Sunday, February 7, 2016

Botox your depression away

Preferably while anesthetized with ketamine and Suboxone.

This Canadian lab spent 20 years ruining lives

Now there's a nice headline summary of the Motherisk scandal at the Hospital for Sick Children in Toronto.

Maybe it's a little too much to expect, but I wish someone would remind readers that the head of the Motherisk lab, Gideon Koren, was the guy who wrote anonymous poison pen letters attempting to destroy the credibility of Dr. Nancy Olivieri during the last Sick Kids scandal. (It's also worth checking out Koren's hagiographic Wikipedia entry, which highlights Koren's illustrious musical career.)

Saturday, February 6, 2016


"Pitino said he informed his players of the university's decision earlier Friday, a moment he described as 'painful.' The coach said players hugged and cried."

How BioTrial screwed up the clinical trial that killed one subject and injured four others

A preliminary report is out, from France's General Inspectorate of Social Affairs. Here's the worst of it, from Science: 

Biotrial was testing a compound called BIA 10-2474, developed by Portuguese pharma company Bial as a candidate drug for a range of diseases. The study started in July 2015, and initial administrations of the drug produced no severe side effects; things went wrong in a group of eight people who entered the study on 6 January and received multiple, high doses. Six of them were scheduled to receive 10 daily doses of BIA 10-2474, two others a daily placebo. On 10 January, a subject identified as "volunteer 2508" complained of headaches and blurry vision; he was taken to the hospital in the early evening and stayed there overnight.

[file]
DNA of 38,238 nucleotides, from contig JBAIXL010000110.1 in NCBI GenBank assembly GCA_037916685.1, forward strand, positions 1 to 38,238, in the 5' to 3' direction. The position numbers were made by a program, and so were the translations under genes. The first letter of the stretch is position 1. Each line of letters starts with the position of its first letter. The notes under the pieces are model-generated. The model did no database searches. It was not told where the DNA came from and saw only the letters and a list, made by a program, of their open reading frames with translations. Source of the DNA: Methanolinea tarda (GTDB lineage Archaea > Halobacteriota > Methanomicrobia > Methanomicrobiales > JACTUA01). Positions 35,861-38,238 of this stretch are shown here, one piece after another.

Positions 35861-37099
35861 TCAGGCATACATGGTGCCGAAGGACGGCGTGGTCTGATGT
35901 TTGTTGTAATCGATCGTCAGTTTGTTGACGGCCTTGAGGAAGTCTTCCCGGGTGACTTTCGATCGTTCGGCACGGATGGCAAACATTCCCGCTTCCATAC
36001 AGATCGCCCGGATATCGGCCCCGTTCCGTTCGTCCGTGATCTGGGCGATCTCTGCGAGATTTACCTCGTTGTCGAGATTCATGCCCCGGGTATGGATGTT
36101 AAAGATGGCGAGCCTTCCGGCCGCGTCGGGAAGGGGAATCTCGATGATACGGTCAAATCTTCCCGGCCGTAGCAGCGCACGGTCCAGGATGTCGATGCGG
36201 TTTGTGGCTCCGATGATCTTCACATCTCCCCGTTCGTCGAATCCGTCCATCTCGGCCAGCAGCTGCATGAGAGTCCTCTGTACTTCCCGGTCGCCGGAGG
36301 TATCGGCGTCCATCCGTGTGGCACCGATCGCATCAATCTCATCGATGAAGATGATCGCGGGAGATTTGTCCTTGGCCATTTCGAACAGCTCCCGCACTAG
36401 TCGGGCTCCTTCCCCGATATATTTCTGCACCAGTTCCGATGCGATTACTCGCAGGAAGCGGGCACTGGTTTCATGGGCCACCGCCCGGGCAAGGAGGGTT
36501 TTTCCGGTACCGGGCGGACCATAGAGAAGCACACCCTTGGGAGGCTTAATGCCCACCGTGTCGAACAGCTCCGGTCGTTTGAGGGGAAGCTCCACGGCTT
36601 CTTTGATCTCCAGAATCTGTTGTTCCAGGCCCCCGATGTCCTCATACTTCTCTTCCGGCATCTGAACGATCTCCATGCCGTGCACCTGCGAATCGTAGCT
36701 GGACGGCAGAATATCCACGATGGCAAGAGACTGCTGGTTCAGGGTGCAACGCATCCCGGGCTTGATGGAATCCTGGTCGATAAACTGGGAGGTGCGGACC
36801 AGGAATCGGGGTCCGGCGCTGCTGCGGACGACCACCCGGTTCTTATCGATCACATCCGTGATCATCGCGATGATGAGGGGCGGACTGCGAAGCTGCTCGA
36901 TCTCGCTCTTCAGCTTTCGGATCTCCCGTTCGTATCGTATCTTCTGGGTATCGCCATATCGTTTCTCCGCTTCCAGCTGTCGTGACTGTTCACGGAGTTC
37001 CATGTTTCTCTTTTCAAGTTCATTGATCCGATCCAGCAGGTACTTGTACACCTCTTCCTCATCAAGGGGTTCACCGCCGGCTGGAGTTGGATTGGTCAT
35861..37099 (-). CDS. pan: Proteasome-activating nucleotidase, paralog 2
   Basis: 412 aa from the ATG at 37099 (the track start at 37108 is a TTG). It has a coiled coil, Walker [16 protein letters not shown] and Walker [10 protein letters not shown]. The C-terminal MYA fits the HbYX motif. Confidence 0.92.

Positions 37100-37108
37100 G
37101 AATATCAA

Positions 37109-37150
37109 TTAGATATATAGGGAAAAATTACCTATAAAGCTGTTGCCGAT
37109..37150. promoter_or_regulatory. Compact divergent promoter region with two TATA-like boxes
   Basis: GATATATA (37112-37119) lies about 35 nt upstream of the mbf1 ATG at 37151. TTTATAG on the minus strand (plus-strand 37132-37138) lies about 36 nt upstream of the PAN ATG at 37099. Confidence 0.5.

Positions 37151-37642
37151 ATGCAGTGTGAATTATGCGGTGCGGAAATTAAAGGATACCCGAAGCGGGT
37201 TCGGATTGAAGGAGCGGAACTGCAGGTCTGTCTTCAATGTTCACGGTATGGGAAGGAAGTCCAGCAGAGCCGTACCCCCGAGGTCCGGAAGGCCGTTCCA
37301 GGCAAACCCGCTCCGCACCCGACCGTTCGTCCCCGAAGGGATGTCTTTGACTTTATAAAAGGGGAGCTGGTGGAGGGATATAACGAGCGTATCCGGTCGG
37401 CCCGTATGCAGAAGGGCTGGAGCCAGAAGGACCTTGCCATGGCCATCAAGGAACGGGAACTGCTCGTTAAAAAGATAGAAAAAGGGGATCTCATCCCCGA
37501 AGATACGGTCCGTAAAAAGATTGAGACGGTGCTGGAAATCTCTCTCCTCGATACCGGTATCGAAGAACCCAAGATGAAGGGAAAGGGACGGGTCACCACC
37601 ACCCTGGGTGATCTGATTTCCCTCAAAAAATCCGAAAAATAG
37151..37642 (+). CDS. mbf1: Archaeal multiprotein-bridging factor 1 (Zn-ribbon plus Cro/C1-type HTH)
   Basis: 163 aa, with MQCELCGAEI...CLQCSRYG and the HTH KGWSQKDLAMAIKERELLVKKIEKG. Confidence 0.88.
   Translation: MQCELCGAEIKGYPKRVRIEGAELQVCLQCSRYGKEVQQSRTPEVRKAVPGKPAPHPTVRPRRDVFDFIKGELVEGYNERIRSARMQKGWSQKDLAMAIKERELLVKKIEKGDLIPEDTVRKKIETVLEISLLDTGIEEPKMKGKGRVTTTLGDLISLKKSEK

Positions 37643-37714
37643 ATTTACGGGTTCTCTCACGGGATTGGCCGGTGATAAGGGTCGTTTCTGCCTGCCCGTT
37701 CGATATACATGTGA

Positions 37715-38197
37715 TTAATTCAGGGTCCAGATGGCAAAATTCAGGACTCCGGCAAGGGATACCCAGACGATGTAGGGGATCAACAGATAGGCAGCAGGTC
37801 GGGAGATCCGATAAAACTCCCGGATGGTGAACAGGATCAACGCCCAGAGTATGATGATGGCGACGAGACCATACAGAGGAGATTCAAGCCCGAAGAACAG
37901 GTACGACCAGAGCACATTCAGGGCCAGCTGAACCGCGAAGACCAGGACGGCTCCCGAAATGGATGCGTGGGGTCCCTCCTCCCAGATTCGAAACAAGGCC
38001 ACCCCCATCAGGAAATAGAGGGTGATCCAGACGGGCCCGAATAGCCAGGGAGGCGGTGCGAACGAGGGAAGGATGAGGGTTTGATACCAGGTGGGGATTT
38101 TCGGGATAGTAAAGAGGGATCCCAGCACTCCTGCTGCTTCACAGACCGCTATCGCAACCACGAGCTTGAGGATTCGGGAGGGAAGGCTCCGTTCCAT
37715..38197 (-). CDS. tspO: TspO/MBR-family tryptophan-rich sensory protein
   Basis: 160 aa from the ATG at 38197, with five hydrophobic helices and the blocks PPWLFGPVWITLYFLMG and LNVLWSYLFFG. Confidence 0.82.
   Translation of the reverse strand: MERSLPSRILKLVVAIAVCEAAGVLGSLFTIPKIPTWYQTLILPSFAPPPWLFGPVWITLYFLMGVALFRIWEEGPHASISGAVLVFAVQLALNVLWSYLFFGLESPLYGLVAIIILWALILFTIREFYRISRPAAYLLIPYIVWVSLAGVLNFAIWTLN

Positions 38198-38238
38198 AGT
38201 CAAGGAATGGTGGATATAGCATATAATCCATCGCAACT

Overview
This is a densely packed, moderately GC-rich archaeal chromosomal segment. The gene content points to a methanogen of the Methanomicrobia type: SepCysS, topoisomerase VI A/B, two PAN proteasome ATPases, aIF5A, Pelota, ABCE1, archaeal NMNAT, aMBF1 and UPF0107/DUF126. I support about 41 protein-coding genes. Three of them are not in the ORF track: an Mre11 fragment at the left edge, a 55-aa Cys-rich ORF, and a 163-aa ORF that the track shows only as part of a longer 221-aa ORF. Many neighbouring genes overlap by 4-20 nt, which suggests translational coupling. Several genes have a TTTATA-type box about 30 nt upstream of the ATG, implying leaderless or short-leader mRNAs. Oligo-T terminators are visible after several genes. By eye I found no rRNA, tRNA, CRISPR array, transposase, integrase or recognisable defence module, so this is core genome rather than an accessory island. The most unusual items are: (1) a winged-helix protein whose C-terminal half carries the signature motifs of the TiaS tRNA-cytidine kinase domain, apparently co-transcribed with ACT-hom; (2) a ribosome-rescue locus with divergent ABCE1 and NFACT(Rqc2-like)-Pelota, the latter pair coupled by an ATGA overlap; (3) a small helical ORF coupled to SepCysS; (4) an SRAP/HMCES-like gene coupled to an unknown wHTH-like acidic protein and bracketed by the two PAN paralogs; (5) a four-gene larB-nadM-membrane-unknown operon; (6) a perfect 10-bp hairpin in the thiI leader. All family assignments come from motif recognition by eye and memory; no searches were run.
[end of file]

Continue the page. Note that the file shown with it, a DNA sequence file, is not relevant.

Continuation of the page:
The next morning at 8 a.m., Biotrial staff proceeded to give the seven remaining volunteers their daily dose of BIA 10-2474 or placebo without first finding out how volunteer 2508 was doing. Biotrial apparently assumed his condition wasn't serious and that he was recovering. "We expected to see him come back," one staffer told the investigators. "The hospital didn't call us," said another. But at 9 a.m., a Biotrial doctor was told by the hospital that the patient's condition had worsened and that he had been sent to get an MRI. The patient was declared brain-dead later that day, and the study was halted. Four others who had received their doses that day fell ill and subsequently needed hospitalization.

Faked X-rays, fabricated data, unreported amputations—those are just a few examples of the medical misconduct discovered during Food and Drug Administration inspections

But the FDA never told the public what it found.  An interview with Charles Seife on Science Friday.